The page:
For a presidential administration that redefines bonkers on a weekly basis, an anonymous op-ed published by the New York Times on Wednesday somehow managed to be truly out of left field.
The essay, written (according to a Times editorial note) by “a senior official in the Trump administration,” claimed that a handful of top aides in the White House are “working diligently from within to frustrate parts of (Trump’s) agenda and his worst inclinations.”
The author sought to assure us that the Republican “resistance” inside the White House is working on the nation’s behalf. Breathe easy, America, these “adults in the room” heart John McCain and “civility,” and they find “tribalism” to be a bummer.
There’s just one teensy-weensy problem. While the anonymous author waxes tritely about “everyday citizens rising above politics” and “reaching across the aisle” and “shedding labels,” he or she and the cadre of supposed resisters embedded in the White House lack the one quality, the one virtue with which they could make a difference in their country’s hour of need: courage.
If the writer truly believes that “the president continues to act in a manner that is detrimental to the health of our republic,” then action — not words — is necessary. These supposed White House resisters need to stick their necks out. Name themselves. Put their own careers and reputations on the line to solve a crisis they helped create.
But no, like the Republican majorities in Congress, they hide behind the curtains, fearful to call out the president on his many lies and struggles to manage the responsibilities of the office he holds.
Earlier this week, we learned from published excerpts from reporter Bob Woodward’s book, “Fear: Trump in the White House,” that the president’s retainers have taken to purloining documents from his desk so he can’t sign them — and enact fresh mayhem.
That’s where we are, America. Our choice is between the vain, reckless dummkopf chosen by the Electoral College and a bunch of unelected right-wing mandarins trying to manage him so he doesn’t blow up the world before they can enact their agenda.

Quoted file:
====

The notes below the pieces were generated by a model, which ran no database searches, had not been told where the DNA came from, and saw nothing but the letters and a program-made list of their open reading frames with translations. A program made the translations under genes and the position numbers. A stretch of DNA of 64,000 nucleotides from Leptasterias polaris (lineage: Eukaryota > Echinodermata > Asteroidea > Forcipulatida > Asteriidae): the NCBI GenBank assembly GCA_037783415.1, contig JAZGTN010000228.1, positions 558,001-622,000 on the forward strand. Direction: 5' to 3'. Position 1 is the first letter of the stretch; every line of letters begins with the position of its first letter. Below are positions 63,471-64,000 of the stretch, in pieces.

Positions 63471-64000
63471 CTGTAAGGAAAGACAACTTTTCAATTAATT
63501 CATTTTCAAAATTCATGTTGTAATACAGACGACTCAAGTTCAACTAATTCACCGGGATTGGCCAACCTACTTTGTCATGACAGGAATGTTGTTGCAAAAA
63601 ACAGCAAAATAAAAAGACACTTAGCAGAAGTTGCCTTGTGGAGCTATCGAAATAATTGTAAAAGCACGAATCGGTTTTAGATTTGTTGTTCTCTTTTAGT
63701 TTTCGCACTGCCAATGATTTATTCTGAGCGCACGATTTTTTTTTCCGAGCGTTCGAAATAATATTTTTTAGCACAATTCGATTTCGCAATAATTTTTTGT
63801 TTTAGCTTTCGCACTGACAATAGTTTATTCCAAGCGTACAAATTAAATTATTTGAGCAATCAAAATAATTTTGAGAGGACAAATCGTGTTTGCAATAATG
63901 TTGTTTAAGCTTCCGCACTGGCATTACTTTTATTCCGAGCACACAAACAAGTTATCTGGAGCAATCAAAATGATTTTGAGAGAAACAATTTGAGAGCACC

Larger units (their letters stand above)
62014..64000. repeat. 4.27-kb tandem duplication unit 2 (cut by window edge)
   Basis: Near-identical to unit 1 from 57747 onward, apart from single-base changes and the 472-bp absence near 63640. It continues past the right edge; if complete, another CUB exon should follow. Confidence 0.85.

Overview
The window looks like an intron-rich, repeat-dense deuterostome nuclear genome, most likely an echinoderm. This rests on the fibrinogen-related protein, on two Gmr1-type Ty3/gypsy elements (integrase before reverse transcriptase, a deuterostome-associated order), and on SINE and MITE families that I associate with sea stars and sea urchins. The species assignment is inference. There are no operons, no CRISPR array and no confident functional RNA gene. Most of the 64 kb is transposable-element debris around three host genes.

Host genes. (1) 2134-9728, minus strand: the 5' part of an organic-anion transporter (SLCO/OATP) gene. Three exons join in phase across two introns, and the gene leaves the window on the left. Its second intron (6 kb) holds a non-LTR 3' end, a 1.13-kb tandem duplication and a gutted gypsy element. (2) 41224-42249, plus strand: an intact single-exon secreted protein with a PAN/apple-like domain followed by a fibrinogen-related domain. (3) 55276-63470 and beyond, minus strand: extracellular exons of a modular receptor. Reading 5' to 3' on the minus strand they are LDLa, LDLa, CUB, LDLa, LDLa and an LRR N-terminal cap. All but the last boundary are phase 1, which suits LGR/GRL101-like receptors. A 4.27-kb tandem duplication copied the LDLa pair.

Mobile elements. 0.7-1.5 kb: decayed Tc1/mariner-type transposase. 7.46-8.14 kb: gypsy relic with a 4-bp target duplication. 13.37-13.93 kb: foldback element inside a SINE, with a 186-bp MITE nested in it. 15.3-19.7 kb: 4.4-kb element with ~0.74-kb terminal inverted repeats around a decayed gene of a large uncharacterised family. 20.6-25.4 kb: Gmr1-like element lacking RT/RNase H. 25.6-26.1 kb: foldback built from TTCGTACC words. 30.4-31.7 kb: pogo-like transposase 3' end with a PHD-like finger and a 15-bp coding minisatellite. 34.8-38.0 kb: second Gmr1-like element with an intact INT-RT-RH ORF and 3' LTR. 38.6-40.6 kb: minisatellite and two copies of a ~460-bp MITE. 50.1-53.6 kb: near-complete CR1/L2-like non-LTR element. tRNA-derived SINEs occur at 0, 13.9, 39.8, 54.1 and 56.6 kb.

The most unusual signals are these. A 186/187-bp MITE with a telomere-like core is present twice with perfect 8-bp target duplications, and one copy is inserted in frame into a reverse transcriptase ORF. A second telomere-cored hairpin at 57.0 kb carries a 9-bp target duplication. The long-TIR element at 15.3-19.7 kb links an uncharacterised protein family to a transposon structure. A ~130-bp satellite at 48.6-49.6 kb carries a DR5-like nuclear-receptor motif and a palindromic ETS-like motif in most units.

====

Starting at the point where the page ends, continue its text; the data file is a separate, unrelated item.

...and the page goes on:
And their agenda is being enacted. Regulatory agencies have been handed over to industry hacks and lobbyists to run. Massive tax cuts have transferred huge wealth upward to the rich from the poor and middle class. The Senate will still confirm Brett Kavanaugh, who will seal a conservative stranglehold on the U.S. Supreme Court for a generation.
And yet Trump has done great damage to national interests — and collaterally to the Republican Party. Trump has alienated our closest allies, the Canadians, in the process of a completely pointless revision of the North American Free Trade Agreement, upending established supply chains and undermining the American workers Republicans like to claim they care so much about. (True, the economy is growing at a steady clip, but it hasn’t translated into rising paychecks for most workers.)
Trump has insulted our NATO allies in an inexplicably single-minded assault on the longstanding treaty organization. He has gutted the State Department and undermined the nation’s intelligence agencies, especially the initiatives charged with protecting the nation against cyber attacks.
His immigration policy is distinguished by bigoted gestures and conspicuous acts of cruelty to poor and defenseless people.
And then there is the question of the president’s criminality. The investigation of Special Counsel Robert Mueller continues apace, having secured guilty pleas and convictions of key Trump insiders. The president himself is an unindicted conspirator in the charges to which his lawyer Michael Cohen pleaded guilty. The chances of removal from office and prison are quite real for Trump.
That fact, and the blowback from Trump’s policy agenda, has Republicans justifiably nervous.
Which explains the anonymous op-ed in the Times — not principle.
The piece is not a testament from a patriot, a stealth warrior deep inside the administration. It’s the chirp of someone feeling the ship going down.
I’m not buying it.
No doubt, The New York Times vetted it thoroughly. And it is most certainly true that some good Republicans are aghast at the president’s unhinged tendencies. Common sense should have told everyone that already.
What you don’t see is any real shift in the GOP. Caught in tight races, incumbents continue to latch onto canards about immigrants running amok, the horrors of unionized teachers and “socialized” health care.
Yet we’re being told to believe that the best defense against the dictatorial whims of the current president is the doings of an anonymous whistle-puffer (true whistleblowers sound alerts and lead to action).
No. Let’s take to the voting booths in November and elect those who truly wish to serve and uphold the laws and the Constitution. Let Mueller’s investigation proceed unhindered to its conclusion.
Let’s reinvigorate a civic culture of participation in politics and watchfulness over those we elect. And let’s never buy into self-justifications of those who made Trump reign of error possible.
Readers can reach Mary Sanchez at email@example.com and follow her on Twitter @msanchezcolumn.